The big, handsome Canada goose dabbles for food, mates for life, talks with loud honks and flies the skies in energy-conserving V-formations called skeins.
During the past week, I’ve heard Canada geese calling from a beaver-engineered wetland near my home. Listening to the deep, musical honking, I decided that Branta canadensis, the Canada goose, should be my next featured bird. This species is native to North America, has been introduced to Europe and New Zealand and occurs as a vagrant in Australia, Iceland, the Caribbean, Korea, Japan and some European countries.1
The Canada goose is a large, handsome waterfowl with a pale brown body, white belly, black neck and distinctive white chin strap. It weighs 3–9 kilograms, is 0.7–1.1 metres long and has a wingspan of 1.2–1.7 metres.2 One exceptionally large Canada goose weighed in at nearly 11 kilograms,3 which would have made a bountiful Thanksgiving dinner.
Canada geese occur in many kinds of habitats near water, including grasslands, tundra, woodlands, agricultural fields and urban lawns.1 In spring and summer, they graze on leaves of grasses, sedges and other plants. In water, they “dabble” by upending their bodies and extending their necks underwater in order to feed on submergent plants. In autumn and winter, they tend to feed on berries and seeds.2 I grew up on a farm in Alberta and recall many years when Canada geese staging while migrating south from their breeding grounds gorged themselves in my father’s grain fields adjacent to Thomas Lake. This species is regarded a nuisance by some farmers and by residents of urban centres where the geese damage lawns and leave copious droppings.1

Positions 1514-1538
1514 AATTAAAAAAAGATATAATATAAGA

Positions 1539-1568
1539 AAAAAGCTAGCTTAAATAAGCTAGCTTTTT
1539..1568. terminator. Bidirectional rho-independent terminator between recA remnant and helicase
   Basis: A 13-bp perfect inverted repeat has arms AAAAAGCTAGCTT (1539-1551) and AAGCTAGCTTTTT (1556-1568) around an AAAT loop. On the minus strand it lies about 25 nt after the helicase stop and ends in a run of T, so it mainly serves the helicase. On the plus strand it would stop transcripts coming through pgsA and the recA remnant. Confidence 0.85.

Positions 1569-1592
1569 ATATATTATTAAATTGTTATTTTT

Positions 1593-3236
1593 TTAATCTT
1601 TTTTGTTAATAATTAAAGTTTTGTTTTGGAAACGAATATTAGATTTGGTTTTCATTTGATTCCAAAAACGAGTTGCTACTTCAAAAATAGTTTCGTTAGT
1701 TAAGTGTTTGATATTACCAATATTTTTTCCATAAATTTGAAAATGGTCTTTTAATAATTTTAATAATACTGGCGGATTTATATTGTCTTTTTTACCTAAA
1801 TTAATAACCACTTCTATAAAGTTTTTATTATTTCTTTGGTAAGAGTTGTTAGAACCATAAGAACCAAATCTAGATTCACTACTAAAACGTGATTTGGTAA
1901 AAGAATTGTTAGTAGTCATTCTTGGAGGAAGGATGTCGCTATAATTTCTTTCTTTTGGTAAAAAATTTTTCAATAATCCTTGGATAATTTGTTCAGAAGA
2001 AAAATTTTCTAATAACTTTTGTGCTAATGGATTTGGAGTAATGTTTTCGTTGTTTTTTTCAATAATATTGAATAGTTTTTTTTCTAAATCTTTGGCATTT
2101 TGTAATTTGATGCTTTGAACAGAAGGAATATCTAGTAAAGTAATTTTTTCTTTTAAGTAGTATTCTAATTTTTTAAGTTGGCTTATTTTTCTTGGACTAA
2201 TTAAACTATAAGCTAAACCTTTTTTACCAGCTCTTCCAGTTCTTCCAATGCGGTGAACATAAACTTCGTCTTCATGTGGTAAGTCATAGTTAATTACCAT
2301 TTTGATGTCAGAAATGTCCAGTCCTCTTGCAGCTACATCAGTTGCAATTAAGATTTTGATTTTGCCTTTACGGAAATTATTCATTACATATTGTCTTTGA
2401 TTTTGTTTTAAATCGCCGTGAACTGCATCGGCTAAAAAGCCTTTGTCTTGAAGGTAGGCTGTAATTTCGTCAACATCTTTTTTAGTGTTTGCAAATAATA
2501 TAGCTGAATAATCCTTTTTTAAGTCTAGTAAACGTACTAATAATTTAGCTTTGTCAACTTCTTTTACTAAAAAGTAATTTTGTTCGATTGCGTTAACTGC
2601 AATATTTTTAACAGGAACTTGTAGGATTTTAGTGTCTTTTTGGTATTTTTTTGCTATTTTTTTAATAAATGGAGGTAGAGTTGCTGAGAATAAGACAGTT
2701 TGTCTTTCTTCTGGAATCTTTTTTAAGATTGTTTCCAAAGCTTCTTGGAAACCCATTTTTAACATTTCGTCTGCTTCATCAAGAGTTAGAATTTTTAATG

During spring and autumn migrations, Canada geese fly in a characteristic “V” formation called a skein. This is an energy-efficient aerodynamic arrangement that allows birds behind the leader to conserve energy. The geese honk to communicate with each other while in flight. Males vocalize the deep honks, and females produce higher-pitched sounds.3 For me, as a child, it was skeins of honking geese high in the prairie sky that heralded the true onset of spring and autumn. For an intriguing look at the aerodynamics of the V-formation used by birds such as geese and ibises, check out this study: Migrating Birds Use Precise Flight Formations to Maximize Energy Efficiency.
Canada geese are relatively long-lived. Their average lifespan in the wild is twelve years;3 however, one banded Canada goose was shot thirty-three years after it was banded.2 These geese form life-long pair bonds and choose mates that are similar in size to themselves, although within a pair, the male or gander is usually larger than the female or goose.2 Canada geese usually start to breed in their fourth year.2
The female Canada goose constructs a nest on a mound of vegetation (often a muskrat house) near or in water. She lines the nest with feathers and lays two to eight eggs, which she incubates while the male guards her and the nest. Incubation lasts 25–28 days, and goslings are considered to be nestlings for 42–50 days. They may remain with their parents for up to a year.2
It’s an intriguing fact that Canada geese are smaller in the northern part of their geographic range and darker in the western part of their range. Perhaps this shouldn’t be surprising, given that this species consists of eleven or more subspecies. The biggest of these subspecies, Branta canadensis maxima, almost became extinct in the early 1900s due to hunting but has since recovered.2 Here in Nova Scotia, I see fewer Canada geese than I did when growing up in Alberta, and the skeins are smaller. However, I rejoice each time I hear that familiar honking – the voice of home.
1. BirdLife International. 2016. Branta canadensis. The IUCN Red List of Threatened Species 2016: e.T22679935A85972211. Accessed May 01, 2017 at
2. Cornell University. 2015. Canada Goose. The Cornell Lab of Ornithology. Accessed May 01, 2017 at https://www.allaboutbirds.org/guide/Canada_Goose/lifehistory.
3. Yarza, F. 2014. “Branta canadensis” (On-line), Animal Diversity Web. Accessed May 01, 2017 at http://animaldiversity.org/accounts/Branta_canadensis/.